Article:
specimen showing accelerated usual interstitial pneumonia (UIP). A characteristic area of

honeycomb change is shown at low magniWcation (a). At lower left corner (a), the adjacent alve-olar septa are homogeneously thickened by Wbroblast and chronic inXammation. Higher magniWcation of area showed in lower left corner (b, c) high-lights the Wbroblasts and chronic inXammation within alveolar septa and shows associated hya-line membranes (arrow). The

appearance coincides with the organizing stage of DAD. Note also the squamous metaplasia (arrows) of bronchiolar

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of this event includes early use of steroid therapy

adminis-tered either as pulses or continuously [1], mainly using methylprednisolone; nevertheless, most cases have a dra-matic and fatal evolution. Our patient obtained fatal evolu-tion in spite of the use of steroids as recommended in the literature.

Belknap et al. [3], reviewed data from spontaneous reports to Research on Adverse Drug Events and Reports of pharmacovigilance (RADAR) program and appraised the clinical feature of gemcitabine-associated severe acute lung injury. Among 178 reports of gemcitabine-induced pulmo-nary injury (55 from clinical trials and 92 from spontaneous reports) dyspnea, fever, and pulmonary inWltrate were the most frequent symptoms of gemcitabine-induced pulmo-nary injury [3]. The median time to the diagnosis of this toxicity is 48 days (range 1–529) after initiation of gemcita-bine.

Taxanes, docetaxel, and paclitaxel were the most fre-quent co-administered chemotherapies [3]. Eleven phase II or phase III clinical trials enrolling 317 patients identiWed pulmonary injury rates greater than 10% [3]. Highest rates of this toxicity (22 and 42%) were observed in phase III clinical trials in which patients with Hodgkin’s disease were treated with gemcitabine and bleomycin [3].

The authors concluded that high rates of gemcitabine-associated severe lung injury were observed, mainly when gemcitabine was combined with other agents that can also cause lung injury [3]. Just recently, Arrieta et al. [13], observed that radiotherapy and gemcitabine for locally advanced non-small cell lung cancer is associated with excessive pulmonary toxicity.

DiVerently, Czarnecki and Voss [12] reviewed records of patients with pulmonary toxicity at FDA freedom of information (FDA-FOI) database and observed that there was no substantial diVerence in pulmonary toxicity with the combination of gemcitabine and taxanes in comparison with gemcitabine alone. Indeed, gemcitabine-induced pul-monary toxicity is a dramatic condition. In the current case, the patient presented with rapidly progressive respiratory failure and the lung biopsy showed an accelerated UIP complicated by superimposed acute lung injury. Most reported cases have occurred in patients with known UIP, but the lesion can occur in patients with clinically unrecog-nized UIP [18]. The etiology of acute lung injury in UIP is unknown, but most cases are assumed to represent an inher-ent part of the natural history of UIP. Histologically, how-ever, the changes cannot be separated from other causes of acute lung injury (such as viral infections, aspiration, sep-sis, drug reactions, or toxic inhalants), and it is entirely pos-sible that some cases may represent reactions to clinically unrecognized extrinsic lung insults [19]. Pathologically, the diagnosis is not usually diYcult if all microscopic changes are taken into consideration. Classically, there are easily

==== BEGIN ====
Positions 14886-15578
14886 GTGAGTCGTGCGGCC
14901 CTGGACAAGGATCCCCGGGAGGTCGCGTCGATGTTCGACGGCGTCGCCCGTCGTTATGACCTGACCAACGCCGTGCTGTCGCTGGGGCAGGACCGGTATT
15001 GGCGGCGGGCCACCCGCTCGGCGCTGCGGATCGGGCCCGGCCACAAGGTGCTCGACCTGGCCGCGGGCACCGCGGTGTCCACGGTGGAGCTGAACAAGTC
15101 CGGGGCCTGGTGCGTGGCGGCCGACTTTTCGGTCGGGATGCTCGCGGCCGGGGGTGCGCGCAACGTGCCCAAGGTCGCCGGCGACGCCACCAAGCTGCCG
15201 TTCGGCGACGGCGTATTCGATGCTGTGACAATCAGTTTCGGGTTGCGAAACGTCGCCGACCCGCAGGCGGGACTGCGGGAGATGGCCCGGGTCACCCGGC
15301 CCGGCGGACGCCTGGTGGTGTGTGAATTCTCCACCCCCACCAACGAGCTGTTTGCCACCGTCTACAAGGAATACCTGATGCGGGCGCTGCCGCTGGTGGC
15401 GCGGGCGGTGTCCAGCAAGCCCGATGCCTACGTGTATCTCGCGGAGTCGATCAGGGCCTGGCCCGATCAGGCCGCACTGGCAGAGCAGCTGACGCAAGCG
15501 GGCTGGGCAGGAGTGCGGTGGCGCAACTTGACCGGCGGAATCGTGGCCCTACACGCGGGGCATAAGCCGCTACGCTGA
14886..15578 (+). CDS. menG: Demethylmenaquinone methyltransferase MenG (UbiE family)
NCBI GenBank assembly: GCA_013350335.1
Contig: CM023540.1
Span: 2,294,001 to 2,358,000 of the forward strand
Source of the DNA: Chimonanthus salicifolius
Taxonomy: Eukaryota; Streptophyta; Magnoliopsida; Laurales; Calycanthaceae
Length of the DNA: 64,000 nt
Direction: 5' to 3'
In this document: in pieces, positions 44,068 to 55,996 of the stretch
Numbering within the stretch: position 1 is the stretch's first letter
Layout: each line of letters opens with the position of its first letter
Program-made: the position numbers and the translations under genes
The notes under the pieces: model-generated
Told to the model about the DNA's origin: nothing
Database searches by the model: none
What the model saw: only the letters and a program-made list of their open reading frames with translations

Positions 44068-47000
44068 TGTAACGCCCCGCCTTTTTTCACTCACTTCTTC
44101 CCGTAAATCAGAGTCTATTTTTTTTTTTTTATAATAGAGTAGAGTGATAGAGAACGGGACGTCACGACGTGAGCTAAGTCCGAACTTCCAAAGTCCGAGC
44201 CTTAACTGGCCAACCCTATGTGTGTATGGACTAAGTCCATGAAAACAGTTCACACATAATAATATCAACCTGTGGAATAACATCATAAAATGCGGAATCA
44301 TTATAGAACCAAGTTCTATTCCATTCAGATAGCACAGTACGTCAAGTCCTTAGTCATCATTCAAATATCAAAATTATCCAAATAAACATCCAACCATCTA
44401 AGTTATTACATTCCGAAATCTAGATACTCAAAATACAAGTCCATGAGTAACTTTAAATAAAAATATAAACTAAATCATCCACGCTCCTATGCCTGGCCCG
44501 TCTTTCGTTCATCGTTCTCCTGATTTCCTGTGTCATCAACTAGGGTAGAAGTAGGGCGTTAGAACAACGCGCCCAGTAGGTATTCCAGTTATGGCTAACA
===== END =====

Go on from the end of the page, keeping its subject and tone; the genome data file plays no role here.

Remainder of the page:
recognizable areas of UIP with patchwork pattern and hon-eycomb change. Focus of diVuse alveolar damage (DAD) recognizable by larger and more conXuent interstitial Wbro-blast proliferation smaller than WbroWbro-blast foci of UIP are usually present [19]. Hyaline membranes are also present and they make easy diagnosis. Other Wndings of the diagno-sis include squamous metaplasia in bronchiolar epithelium lining honeycomb areas. In the current case, Naranjo’s method identiWed gemcitabine as the probable agent of pul-monary toxicity.

The liver is the most common site of metastatic dissemi-nation of a colonic tumor; however, a tumor from this region is very rare. In fact, this is the Wrst report of metasta-size inside the gallbladder from a tumor of colon origin. There are few reports describing gallbladder metastasize from other origins [13–16]. The prognostic of these patients was very poor with most of them achieving <1-year sur-vival.

In summary, physicians should suspect pulmonary toxic-ity in patients with respiratory distress after gemcitabine chemotherapy, mainly in elderly patients that received high doses of this drug.

Acknowledgments We thank Dr. Rodrigo Caruso Chate, Service of

Radiology of Albert Einstein Hospital of Sao Paulo, for his photo assistance and comments on images of the patients’ lungs and Lisa Ann Zelen for her English assistance.

ConXict of interest statement None.

Open Access This article is distributed under the terms of the

Cre-ative Commons Attribution Noncommercial License which permits any noncommercial use, distribution, and reproduction in any medium, provided the original author(s) and source are credited.

References

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2. Ko E, Lee S, Goodman A (2008) Gemcitabine pulmonary toxicity in ovarian cancer. Oncologist 13:807–811

3. Belknap SM, Kuzel TM, Yarnold PR, Slimack N, Lyons EA, Raisch DW, Bennett CL (2006) Clinical features and correlates of gemcitabine-associated lung injury: Wndings from the RADAR project. Cancer 106:2051–2057

4. Ho Kim D, Shiozawa S, Tsuchiya A, Usui T, Inose S, Aizawa M, Yoshimatsu K, Katsube T, Naritaka Y, Ogawa K (2008) A case of drug-induced interstitial pneumonitis after adjuvant chemotherapy with gemcitabine for pancreatic cancer. Gan To Kagaku Ryoho 35:133–136